Queen’s University has dismissed long-time track and field and cross-country coach Steve Boyd, citing Boyd’s statements on social media as the reason for his termination.
According to the Gaels track and field team, they were informed of Boyd’s dismissal on Wednesday, Feb. 19, 2020 – the same day the Globe and Mail published an article asserting that Boyd was fired for his online comments regarding University of Guelph track and field coach Dave Scott-Thomas. Scott-Thomas was dismissed in December of 2019 after over a decade of complaints from students and student’s family members regarding his conduct, including a sexual relationship with a student athlete, Megan Brown, and violating the “the trust inherent in the coaching and mentoring relationship,” the University of Guelph said in a statement.
Complaints against Scott-Thomas date back to 2006, a revelation which fueled much of the shock and outrage that he was kept on staff at the University of Guelph until 2019. It is important to note that during the renewed investigation into his conduct last year, “the University received new information related to the earlier investigation that made it clear that Scott-Thomas had lied repeatedly in 2006 about several significant matters. The receipt of that new information resulted in the termination of Scott-Thomas from his U of G position. Had the University been aware in 2006 of this information, it would have terminated its relationship with Scott-Thomas at that time,” the University of Guelph asserted in that same public statement.
So where does Boyd figure into to all of this? As the news broke of Scott-Thomas’ dismissal and the investigation into his conduct, Boyd, who has consistently maintained a passionate and outspoken personality online regarding university student athletes and his sport, made comments on a number of social media posts, questioning whether Guelph’s track and field team would have garnered the accolades it has since 2006 if Scott-Thomas had been dismissed then.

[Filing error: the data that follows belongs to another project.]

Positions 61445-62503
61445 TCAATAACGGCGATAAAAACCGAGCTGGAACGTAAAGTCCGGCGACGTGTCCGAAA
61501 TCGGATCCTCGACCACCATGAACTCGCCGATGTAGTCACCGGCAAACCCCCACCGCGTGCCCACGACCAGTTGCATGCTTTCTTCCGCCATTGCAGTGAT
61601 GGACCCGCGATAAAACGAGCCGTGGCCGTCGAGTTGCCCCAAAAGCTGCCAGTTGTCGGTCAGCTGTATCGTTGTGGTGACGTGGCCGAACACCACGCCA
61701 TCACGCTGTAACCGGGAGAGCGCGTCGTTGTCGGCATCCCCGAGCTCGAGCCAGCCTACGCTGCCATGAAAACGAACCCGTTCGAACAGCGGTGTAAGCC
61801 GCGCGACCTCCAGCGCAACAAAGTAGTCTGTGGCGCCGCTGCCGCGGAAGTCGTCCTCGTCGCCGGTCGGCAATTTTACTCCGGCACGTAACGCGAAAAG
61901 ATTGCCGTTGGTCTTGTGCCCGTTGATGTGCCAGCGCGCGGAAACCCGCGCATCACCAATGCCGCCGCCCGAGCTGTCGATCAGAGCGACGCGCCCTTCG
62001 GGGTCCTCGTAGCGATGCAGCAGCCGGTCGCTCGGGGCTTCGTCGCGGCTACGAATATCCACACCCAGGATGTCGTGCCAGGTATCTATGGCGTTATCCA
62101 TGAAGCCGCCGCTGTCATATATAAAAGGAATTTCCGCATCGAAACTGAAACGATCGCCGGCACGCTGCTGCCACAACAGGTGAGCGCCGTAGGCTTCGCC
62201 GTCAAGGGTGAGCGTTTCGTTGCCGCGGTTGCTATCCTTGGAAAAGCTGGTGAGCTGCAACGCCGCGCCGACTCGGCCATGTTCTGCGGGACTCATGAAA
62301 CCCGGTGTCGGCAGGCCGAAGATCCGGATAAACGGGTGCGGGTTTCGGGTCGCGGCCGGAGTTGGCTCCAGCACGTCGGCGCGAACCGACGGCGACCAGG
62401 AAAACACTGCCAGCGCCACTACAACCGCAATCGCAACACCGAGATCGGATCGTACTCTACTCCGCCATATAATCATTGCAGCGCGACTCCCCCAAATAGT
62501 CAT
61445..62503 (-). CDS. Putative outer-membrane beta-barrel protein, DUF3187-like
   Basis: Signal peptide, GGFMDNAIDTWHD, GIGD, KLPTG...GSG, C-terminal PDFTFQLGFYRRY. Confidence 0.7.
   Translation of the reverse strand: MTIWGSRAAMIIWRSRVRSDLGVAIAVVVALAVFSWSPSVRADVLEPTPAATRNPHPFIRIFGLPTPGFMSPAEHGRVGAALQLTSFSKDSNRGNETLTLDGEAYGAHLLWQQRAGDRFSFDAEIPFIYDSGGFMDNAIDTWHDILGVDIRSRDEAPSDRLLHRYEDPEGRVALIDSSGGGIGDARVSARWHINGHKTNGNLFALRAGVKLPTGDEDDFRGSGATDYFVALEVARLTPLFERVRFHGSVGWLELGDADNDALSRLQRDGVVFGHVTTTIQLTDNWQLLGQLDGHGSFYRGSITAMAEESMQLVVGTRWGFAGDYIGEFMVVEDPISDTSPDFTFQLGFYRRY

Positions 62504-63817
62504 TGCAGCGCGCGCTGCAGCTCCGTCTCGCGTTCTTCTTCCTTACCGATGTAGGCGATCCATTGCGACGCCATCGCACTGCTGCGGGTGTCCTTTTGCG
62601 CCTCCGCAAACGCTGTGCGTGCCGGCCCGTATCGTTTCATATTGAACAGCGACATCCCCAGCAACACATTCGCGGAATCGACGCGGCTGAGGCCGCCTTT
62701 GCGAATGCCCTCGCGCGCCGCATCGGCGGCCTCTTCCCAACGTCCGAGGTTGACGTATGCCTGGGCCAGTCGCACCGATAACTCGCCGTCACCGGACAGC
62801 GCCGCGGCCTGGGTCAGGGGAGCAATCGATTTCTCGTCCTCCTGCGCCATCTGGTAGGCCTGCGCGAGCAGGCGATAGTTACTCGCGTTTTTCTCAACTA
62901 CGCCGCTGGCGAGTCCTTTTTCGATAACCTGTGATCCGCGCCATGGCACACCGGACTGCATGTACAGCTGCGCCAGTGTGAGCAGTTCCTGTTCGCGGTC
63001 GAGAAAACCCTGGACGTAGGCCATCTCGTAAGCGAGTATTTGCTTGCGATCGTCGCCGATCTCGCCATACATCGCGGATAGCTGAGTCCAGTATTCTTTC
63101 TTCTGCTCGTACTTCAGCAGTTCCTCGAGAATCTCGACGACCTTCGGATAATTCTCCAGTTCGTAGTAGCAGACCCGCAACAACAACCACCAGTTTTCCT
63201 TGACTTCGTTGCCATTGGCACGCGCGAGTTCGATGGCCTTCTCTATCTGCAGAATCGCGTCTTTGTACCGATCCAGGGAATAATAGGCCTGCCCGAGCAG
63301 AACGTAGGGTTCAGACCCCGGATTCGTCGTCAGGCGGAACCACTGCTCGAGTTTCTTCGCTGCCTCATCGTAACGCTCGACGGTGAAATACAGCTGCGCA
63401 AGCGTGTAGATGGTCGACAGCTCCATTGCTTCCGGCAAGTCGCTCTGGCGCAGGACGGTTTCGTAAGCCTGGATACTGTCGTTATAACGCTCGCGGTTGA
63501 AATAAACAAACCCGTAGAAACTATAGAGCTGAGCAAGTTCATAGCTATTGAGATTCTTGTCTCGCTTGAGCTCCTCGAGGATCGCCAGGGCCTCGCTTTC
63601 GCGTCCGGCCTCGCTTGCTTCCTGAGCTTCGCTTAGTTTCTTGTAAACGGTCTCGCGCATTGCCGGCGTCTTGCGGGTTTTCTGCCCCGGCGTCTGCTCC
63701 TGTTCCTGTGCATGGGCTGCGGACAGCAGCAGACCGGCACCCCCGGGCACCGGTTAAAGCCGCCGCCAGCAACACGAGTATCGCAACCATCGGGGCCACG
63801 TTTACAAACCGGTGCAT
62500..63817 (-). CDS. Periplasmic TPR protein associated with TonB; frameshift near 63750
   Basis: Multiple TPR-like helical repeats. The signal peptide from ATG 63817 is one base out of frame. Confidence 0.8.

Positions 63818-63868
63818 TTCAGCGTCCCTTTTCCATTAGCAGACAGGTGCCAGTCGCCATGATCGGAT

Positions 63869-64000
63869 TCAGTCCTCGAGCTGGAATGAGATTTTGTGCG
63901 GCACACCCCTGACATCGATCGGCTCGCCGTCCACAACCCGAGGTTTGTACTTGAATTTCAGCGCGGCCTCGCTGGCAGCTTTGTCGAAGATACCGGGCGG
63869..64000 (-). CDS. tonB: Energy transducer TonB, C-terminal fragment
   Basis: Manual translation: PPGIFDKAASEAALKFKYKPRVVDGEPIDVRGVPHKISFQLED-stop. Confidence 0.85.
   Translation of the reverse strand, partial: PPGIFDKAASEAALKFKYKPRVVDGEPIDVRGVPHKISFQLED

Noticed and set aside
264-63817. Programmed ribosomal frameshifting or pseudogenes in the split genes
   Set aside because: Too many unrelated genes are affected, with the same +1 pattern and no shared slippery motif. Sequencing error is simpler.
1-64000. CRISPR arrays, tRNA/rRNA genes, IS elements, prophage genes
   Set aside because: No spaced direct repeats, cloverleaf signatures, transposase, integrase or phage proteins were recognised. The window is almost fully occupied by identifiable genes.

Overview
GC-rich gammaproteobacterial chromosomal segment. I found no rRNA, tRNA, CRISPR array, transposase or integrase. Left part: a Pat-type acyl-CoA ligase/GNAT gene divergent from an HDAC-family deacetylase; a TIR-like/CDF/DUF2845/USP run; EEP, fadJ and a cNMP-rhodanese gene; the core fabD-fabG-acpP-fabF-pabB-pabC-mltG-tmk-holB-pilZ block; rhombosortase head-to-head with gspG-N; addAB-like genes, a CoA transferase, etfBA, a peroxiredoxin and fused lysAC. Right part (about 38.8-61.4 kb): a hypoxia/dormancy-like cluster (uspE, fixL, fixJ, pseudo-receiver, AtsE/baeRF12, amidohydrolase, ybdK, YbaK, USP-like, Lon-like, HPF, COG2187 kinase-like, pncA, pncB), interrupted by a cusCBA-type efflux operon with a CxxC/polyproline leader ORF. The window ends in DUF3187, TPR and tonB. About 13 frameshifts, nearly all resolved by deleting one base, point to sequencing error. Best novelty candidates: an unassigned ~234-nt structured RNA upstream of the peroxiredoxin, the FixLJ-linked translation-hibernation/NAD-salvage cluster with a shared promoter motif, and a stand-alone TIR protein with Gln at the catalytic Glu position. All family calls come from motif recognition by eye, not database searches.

Boyd was dismissed from his position at Queen’s University following his public statements on this issue. Queen’s University administration stands by the decision. A statement from Queen’s University’s Interim Provost Tom Harris attests that, in the wave of shock that followed the story of Scott-Thomas’ dismissal, Boyd’s “numerous statements on social media” resulted in “berating and blaming student athletes who were themselves victims and which only served to re-traumatize them. In doing so, Mr. Boyd flagrantly disregarded the respect and dignity requirements of the Queen’s A&R Coaches Code of Ethics, the OUA Code of Conduct and Ethics, and related U SPORTS Policies and Procedures.”
Queen’s also alleges in that statement that this was not an isolated incident, but that “Mr. Boyd’s comments follow a pattern of objectionable social media commentary spanning several years, about which he had previously been formally cautioned. Mr. Boyd failed to heed repeated warnings from the administration to stop his reckless social media activities.”
“Queen’s University fully supports Canada’s Safe Sport actions to prevent abuse, harassment and bullying. The university had no choice but to take assertive action in this instance to make it clear that Mr. Boyd’s berating and victim-blaming comments do not reflect the values of the university and we certainly do not condone them.”
However, the sentiments and conclusions within Queen’s are not unanimous. Some members of the Queen’s cross-country and track teams disagree with their university’s decision, as well as its timing.
“We, the athletes of the Queen’s Cross Country and Track & Field teams, are writing in response to the termination of Steve Boyd in his role as Head Coach. Any evidence against Steve Boyd does not justify his firing and we are calling for his reinstatement,” the teams said in a petition they launched to have Boyd reinstated on Thursday, Feb. 20, 2020.